Ready or Not?
Home ownership is likely both the largest asset and debt most people will take on in their lifetimes, so it is not a commitment to be entered into lightly. While buying your first home is thrilling, your excitement should not be overshadowed by the responsibility that comes with owning versus renting. If you’re not sure if you’re ready to buy or not, here are 5 signs that should help you to make the right decision.
1) You have a reliable income source
If you plan on getting a mortgage, living paycheque to paycheque is not conducive with owing a home and having a mortgage. Unexpected costs come along all the time with home ownership and that could break the bank if you’re on a tight budget. Before being approved for a mortgage your lender will be confirming you have a continuing reliable income source in order to support the interest, payments and property taxes for the new home in addition to any other debt obligations you may have. Even if you are self-employed and take minimal income from the business, you will still be asked to demonstrate you have a steady source of income that can support all of your payments.
2) You have access to a downpayment, and more
Not only do you need to have a minimum 5% downpayment to purchase a home, you also need to show you have access to additional funds to cover the closing costs. These would include legal fees and any property tax adjustments along with other miscellaneous moving expenses. Basically, the lender is looking to see you have enough funds on hand so you won’t be short on closing date and it also looks good to the lender when you have additional savings on deposit. The lenders will ensure you’re in healthy cash to debt range, especially if you’re trying to qualify to buy your first home and the stronger you are, the better for qualifying.
3) You’re not drowning in debt
Your non-mortgage debt levels are an important factor in determining the maximum mortgage amount you qualify for. The more debt you have, the less mortgage you can qualify for. Some lenders look at it like you’ve maxed out all of your available credit limits while others are looking at minimum payments on only what you owe when you apply. Determine which method your potential lender prefers before applying as you may have to change lenders in order to qualify though reducing your debt levels before applying for a mortgage would be a good thing to do.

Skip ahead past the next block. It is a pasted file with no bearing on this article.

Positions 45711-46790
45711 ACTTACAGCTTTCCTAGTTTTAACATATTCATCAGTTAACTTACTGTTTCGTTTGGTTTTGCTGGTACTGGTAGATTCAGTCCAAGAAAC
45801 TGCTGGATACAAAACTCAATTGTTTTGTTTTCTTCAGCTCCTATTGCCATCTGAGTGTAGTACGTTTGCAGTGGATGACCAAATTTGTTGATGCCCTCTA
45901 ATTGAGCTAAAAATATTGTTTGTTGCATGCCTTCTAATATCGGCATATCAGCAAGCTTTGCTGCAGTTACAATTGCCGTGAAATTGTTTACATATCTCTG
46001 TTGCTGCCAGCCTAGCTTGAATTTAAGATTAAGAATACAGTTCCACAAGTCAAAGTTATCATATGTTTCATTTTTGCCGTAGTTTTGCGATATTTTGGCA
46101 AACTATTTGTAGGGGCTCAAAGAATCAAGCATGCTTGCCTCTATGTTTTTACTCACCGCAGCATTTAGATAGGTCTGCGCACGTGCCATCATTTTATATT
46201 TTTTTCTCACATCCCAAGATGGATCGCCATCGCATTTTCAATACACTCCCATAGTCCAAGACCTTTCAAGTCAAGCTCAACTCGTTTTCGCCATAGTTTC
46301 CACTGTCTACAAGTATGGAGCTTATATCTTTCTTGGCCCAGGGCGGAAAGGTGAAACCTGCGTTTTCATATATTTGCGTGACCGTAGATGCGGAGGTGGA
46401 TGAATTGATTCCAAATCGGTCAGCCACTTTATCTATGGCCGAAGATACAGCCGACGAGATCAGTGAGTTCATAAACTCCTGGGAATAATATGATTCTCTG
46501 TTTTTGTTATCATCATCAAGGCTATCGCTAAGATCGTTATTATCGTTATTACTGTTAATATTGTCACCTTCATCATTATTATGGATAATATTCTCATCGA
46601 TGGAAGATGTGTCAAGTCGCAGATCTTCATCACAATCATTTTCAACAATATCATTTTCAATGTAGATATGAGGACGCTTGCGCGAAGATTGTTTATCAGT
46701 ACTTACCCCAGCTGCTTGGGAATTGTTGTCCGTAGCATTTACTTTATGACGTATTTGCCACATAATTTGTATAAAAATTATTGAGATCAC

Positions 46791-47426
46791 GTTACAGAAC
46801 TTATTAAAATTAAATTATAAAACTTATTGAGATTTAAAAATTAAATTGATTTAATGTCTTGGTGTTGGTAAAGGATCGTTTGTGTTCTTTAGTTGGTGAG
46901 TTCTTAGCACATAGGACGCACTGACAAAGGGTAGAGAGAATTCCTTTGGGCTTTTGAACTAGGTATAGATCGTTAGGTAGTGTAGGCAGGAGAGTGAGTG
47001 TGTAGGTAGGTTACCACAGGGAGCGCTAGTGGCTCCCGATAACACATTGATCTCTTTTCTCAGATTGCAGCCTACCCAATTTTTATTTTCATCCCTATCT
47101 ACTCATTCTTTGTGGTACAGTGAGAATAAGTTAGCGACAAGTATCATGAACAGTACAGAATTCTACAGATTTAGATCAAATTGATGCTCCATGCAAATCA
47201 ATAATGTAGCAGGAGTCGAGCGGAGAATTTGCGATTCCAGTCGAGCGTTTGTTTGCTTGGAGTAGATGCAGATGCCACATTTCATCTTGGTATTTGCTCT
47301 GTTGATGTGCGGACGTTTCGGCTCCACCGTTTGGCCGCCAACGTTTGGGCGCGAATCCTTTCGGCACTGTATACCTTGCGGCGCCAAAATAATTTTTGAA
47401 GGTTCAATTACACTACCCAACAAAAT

4) You’ve crunched the numbers
While you can usually depend on your mortgage professional to provide you with the information you need to make an informed decision, they can’t make the choice for you. It is still up to you to determine which mortgage and property option fit your lifestyle. Be prepared for a mortgage payment, condo fees if applicable, property taxes, property maintenance and repair costs, house insurance and more. Be sure you’ve done your research before you apply for a mortgage pre-approval.
5) You don’t need a co-signer
A co-signer is brought on if additional application strength is required before a lender will grant you a mortgage approval. If you’re in the position where you require a co-signer, you may also be in the position to rent for a bit longer. Depending on why you need a co-signer, it might be a better idea to delay home ownership until you can qualify on your own. Though, if you don’t want to put off buying any longer, at least have an exit strategy to eventually get your co-signer off the mortgage so you can make decisions about your home without the signed consent of your co-signer.
If you’re still undecided about home ownership, it may be best to wait until you’re absolutely sure. Don’t be afraid to explore all your options before you commit to one as buying your first home can be quite stressful. Again, be confident about your choices by doing your research before you sign on the dotted line.